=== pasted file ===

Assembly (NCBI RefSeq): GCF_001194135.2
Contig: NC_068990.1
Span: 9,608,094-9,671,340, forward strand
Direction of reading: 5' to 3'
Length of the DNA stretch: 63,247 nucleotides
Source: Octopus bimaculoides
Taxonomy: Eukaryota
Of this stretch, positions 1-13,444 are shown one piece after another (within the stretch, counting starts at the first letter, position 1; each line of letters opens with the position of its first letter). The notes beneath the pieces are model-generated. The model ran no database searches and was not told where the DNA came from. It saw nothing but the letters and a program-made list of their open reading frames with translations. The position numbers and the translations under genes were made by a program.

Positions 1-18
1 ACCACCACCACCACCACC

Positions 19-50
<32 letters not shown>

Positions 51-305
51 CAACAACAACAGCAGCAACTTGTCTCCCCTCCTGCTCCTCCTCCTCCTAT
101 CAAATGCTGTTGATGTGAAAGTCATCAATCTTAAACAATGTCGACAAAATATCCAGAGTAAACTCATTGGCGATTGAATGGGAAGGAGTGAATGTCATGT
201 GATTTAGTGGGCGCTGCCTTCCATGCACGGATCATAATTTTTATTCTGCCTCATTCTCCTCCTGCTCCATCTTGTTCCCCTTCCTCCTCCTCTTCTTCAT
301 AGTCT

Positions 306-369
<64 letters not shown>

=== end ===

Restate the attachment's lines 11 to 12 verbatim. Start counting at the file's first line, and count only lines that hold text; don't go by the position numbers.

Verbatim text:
Positions 19-50
<32 letters not shown>